Review: Old Lady Harley trade paperback (DC Comics)

Old Lady Harley

Frank Tieri has already demonstrated himself to be a capable pinch-hitter for writing Harley Quinn’s adventures, penning among other things the exceptional Harley Quinn and Her Gang of Harleys miniseries with Jimmy Palmiotti. His Old Lady Harley, too, is another winner in the genre of ancillary Harley Quinn miniseries. My chief concern was that with no foreknowledge of Marvel’s Old Man Logan nor the Mad Max movies, most of the jokes might be lost on me, but happily that wasn’t the case. Rather, Old Lady Harley is fairly centered in the pseudo-future of Palmiotti and Amanda Conner’s Rebirth Harley Quinn run and that’s about as much reference as you need.

Once again, Tieri achieves both the zaniness and sudden, unexpected emotion of a good Harley Quinn story. I put off reading this one because I thought it would be pretty far outside the Harley Quinn “mainstream,” but with a host of familiar characters, indeed Old Lady Harley felt like coming home.

[Review contains spoilers]

Tieri’s Old Lady Harley miniseries picks up almost right where his lead-in story from Harley Quinn #42 ends, including the presence of Harley’s kooky sidekick Red Tool. Red Tool was a fixture of the Rebirth Harley era, a character who initially seemed like a one-note joke who grew to be a central part of the Rebirth crew, and whom we’ve seen almost not at all since Sam Humphries took over the book (Humphries is doing his own good thing, but it doesn’t involve Red Tool). In this way, immediately Old Lady Harley has a kind of old(ish)-school vibe, a throwback to a Harley era past.

That continues throughout. Big Tony has already come and gone in the prologue, but other Harley stalwarts appear — Power Girl, Eggy, Killer Croc, Catwoman, Lobo, and so on (Tieri saves the best cameo for last). There’s a strange appearance by a digital Barbara Gordon in a bathtub, wearing sunglasses, that seems like it’s supposed to be Harley character Coach, if not that Tieri already established Coach is dead (kind of) in this timeline. All of this is predicated too on Harley’s conflict with the Penguin — often shown in Tieri’s Harley stories — coming to a lethal end, such that this really feels like a legitimate continuation of Conner, Palmiotti, and Tieri’s Harley run and not just a parody of post-apocalyptic media.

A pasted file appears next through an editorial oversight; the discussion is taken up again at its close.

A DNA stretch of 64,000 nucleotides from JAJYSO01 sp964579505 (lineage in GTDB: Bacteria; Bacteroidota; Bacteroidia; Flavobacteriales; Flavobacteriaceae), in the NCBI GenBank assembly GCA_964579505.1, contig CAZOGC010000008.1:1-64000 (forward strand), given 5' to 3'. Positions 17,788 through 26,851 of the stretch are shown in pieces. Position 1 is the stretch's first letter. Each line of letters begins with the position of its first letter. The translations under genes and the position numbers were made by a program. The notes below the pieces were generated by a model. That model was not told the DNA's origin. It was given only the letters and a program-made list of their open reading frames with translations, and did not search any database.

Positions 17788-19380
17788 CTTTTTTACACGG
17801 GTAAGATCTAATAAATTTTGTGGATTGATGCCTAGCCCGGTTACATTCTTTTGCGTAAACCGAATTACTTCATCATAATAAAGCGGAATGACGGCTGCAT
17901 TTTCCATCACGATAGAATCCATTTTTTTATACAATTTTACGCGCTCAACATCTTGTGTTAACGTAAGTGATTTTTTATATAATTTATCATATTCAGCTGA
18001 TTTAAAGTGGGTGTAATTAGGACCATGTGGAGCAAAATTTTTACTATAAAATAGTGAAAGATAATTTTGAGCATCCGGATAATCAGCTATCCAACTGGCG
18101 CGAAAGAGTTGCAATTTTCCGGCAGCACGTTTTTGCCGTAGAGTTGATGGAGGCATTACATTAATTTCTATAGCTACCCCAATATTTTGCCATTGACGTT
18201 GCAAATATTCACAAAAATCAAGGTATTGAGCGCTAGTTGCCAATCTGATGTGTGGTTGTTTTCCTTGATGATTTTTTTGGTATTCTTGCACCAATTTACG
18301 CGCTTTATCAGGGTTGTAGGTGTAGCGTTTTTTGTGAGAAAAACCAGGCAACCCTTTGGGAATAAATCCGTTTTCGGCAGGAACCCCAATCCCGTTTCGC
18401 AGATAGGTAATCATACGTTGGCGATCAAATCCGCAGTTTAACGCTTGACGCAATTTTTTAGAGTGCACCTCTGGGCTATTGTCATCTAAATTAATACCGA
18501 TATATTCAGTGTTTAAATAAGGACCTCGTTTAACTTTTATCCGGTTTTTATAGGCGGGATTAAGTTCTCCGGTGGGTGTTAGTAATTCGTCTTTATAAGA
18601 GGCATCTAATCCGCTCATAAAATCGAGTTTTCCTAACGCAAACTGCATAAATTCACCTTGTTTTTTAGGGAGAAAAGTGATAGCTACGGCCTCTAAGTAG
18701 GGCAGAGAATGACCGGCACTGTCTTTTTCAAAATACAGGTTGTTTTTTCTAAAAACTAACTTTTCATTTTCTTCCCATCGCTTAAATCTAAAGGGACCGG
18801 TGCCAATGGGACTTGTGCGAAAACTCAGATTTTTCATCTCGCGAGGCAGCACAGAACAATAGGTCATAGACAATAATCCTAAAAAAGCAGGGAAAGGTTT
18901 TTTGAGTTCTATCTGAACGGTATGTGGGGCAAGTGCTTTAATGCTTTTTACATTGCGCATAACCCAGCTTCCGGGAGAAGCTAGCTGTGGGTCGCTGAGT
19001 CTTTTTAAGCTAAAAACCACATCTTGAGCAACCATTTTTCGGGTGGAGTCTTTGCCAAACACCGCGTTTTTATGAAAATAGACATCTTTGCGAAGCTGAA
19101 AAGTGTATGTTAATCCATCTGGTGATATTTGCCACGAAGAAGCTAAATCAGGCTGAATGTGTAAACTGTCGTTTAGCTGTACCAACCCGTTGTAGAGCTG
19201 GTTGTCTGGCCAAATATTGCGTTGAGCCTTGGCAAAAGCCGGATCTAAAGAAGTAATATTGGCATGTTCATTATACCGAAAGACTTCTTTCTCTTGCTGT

Not to mention, Old Lady Harley kicks off not just with the appearance of a classic-style Azrael (who turns out to be a robot), but also with the visage of Batman Beyond. Obviously this is largely a Harley Quinn story, but Tieri has something for everyone, offering a couple nods to DC future stories in general, too. There’s a bizarrely mutated Aquaman that factors into the plot; Lex Luthor, president of “Lexico,” in what feels like a potential outcome of the “Year of the Villain” storyline; and a plausible future Justice League. And Tieri’s humor is on point, from an alter kocker Arkham Asylum to Cat Grant clones to Lobo staring down the wrong end of middle age.

But it wouldn’t be a Harley Quinn story without hitting the reader right in the feels when we least expect it — the revelation that Old Lady Harley is not plagued by the Joker, but by the son she couldn’t bring herself to raise. It’s a wonder that we haven’t seen more “Harley pregnant by the Joker” stories, as obvious as it seems, though there’s surely plenty of writers that would sensationalize it ad nauseum. Tieri gets the right mix of pathos, horror, and disembodied heads in robot bodies to do the turn justice and to make this more than just another Harley vs. Joker story. Throughout, Inaki Miranda’s art has the right amount of grit to elevate this beyond just a comedy tale.

Support Collected Editions -- Purchase Old Lady Harley



Harley Quinn is looking for a writer right now; there’s a variety of prospective contenders for the job, including sometime-Harley writer Mark Russell and even the mad option of Brian Michael Bendis taking the series. Frank Tieri is a safe choice, a known quantity, and honestly, his run on the Harley series proper wasn’t my favorite. But with minis like Old Lady Harley and Harley Quinn and Her Gang of Harleys, Tieri shows a talent for Harley just off the beaten path, and maybe there’s a series to make out of that yet.

[Includes original and variant covers, Inaki Miranda sketches]


Post a Comment

To post a comment, you may need to temporarily allow "cross-site tracking" in your browser of choice.

Newer Post Home Older Post